Republican lawmakers have unveiled their plan for helping Minnesotans facing rising premiums on the individual health care market -- and pledged Thursday to pass it in the Legislature next week.
The proposal offered up on the third day of the legislative session would spend $300 million to offer a three-month-long, 25 percent premium reduction to everyone on the individual market who don't qualify for other subsidies. After those three months are up, the assistance would be limited to people who meet specific income guidelines: individuals who make less than $95,040 per year or a family of four making $194,400 or less.
The premium reductions would be administered by the Minnesota Management and Budget Office, which would run the calculations to determine who would qualify. Republicans said they'd set aside $15 million of the total amount to cover continuing care for people who are dealing with specific conditions, like life-threatening illnesses or pregnancy, and lose their insurance after 120 days. The money would come from the state's reserve fund, which Rep. Joe Hoppe, R-Chaska, said was an appropriate use for something lawmakers consider an emergency.
"We call it the rainy day fund, and for a lot of people in Minnesota, it's raining," he said.
House Speaker Kurt Daudt said the bill could move forward in the house as soon as today, but that he aimed to see it passed by next week. Senate leaders said debate on the bill in that chamber would follow the action in the House.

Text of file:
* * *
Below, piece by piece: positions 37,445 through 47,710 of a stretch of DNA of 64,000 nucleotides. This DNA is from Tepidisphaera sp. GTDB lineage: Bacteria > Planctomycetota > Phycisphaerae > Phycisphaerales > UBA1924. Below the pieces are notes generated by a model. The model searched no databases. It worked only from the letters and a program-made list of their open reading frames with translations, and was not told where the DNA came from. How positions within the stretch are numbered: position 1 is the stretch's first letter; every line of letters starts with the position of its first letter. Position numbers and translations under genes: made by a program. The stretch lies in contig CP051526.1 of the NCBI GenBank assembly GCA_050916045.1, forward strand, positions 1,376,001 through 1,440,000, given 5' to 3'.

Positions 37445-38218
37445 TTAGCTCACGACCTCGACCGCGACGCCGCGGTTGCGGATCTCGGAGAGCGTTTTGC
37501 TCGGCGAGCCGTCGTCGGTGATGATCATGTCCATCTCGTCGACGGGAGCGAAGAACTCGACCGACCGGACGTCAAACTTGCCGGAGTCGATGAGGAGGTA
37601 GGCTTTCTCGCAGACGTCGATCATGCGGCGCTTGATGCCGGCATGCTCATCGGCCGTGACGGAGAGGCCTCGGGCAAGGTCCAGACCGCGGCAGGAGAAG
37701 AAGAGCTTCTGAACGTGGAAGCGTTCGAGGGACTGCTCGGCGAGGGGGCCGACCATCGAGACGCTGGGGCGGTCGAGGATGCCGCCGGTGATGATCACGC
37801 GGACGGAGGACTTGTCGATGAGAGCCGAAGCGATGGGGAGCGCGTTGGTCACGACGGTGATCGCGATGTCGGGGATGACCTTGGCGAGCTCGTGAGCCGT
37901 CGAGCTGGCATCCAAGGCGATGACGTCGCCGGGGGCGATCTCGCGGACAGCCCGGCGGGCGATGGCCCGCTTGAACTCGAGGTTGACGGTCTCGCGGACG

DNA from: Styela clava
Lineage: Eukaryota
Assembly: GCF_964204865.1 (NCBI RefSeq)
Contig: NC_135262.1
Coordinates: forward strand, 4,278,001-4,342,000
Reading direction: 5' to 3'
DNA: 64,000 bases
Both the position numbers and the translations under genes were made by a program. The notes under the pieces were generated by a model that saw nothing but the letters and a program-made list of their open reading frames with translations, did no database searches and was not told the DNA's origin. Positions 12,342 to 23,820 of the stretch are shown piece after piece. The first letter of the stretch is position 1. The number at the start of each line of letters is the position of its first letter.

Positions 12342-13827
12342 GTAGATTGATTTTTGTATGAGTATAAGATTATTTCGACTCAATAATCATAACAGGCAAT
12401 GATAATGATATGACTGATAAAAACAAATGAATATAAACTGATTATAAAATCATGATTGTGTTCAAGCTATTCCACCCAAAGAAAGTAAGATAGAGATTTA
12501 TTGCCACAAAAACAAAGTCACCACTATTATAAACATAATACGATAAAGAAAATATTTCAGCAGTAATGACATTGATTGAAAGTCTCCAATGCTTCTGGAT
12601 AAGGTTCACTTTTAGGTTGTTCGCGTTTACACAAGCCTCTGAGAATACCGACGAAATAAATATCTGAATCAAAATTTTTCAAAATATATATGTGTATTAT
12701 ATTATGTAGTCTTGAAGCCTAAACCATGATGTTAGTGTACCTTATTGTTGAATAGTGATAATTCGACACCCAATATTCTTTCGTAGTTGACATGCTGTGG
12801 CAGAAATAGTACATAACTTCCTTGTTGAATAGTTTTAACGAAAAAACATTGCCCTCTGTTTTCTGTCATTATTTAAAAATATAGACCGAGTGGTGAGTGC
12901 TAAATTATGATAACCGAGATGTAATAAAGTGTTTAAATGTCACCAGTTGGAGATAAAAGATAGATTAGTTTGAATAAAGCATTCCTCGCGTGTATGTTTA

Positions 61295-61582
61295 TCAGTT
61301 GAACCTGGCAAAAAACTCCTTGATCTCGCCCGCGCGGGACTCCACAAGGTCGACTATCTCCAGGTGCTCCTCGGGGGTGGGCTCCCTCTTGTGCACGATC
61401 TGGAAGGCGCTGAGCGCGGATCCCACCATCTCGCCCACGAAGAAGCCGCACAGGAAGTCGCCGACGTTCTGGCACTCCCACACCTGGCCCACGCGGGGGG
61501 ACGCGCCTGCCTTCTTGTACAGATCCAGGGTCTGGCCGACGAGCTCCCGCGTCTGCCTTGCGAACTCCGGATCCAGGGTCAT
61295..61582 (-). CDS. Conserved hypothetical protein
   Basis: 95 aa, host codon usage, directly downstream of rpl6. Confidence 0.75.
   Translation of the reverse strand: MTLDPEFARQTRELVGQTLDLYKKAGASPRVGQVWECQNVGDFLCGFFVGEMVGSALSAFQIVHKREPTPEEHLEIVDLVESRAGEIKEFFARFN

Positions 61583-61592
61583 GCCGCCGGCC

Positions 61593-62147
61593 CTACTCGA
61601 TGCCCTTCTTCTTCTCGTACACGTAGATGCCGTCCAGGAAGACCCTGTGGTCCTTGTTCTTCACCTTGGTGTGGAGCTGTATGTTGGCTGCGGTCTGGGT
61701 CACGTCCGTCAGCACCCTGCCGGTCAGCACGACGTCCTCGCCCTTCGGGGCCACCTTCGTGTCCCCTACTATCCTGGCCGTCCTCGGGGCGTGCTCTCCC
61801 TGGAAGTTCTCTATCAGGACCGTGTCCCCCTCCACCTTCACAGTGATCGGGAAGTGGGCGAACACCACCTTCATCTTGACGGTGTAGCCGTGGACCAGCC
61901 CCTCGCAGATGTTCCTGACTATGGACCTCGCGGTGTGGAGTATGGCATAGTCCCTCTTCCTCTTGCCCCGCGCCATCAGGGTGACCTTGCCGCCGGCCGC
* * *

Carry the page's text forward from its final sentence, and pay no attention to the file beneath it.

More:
Sen. Michelle Benson, R-Ham Lake, the author of the bill in the Senate, said the bill is meant to " unwind some of what has been done to the state of Minnesota by the (Affordable Care Act.)" She said it would be the first in several steps of reforms Republicans aim to pass to change Minnesota's health care system.
First, however, they'll have to find agreement from Gov. Dayton, who has been proposing a health-care fix of his own for months.Daudt and Gazelka said they met with the governor on Tuesday and are in agreement about the process of moving the bills through the Legislature -- though not necessarily in agreement on all of their details.
The governor's plan, which he says would cost $313 million, would provide a 25 percent rebate for all of the approximately 123,000 Minnesotans who are in the individual market and not eligible for subsidies. That assistance would last for all of 2017. Funding would come from money headed for the state's budget reserves. The proposal is the same one that led to weeks of debate between Dayton and Daudt as they attempted to agree to the terms of a special session in late 2016.
The specifics of the rebate are unlikely to be the only topics up for debate, as the Republicans' plan comes with other new proposals. Among them: allowing for-profit insurance companies to operate in Minnesota.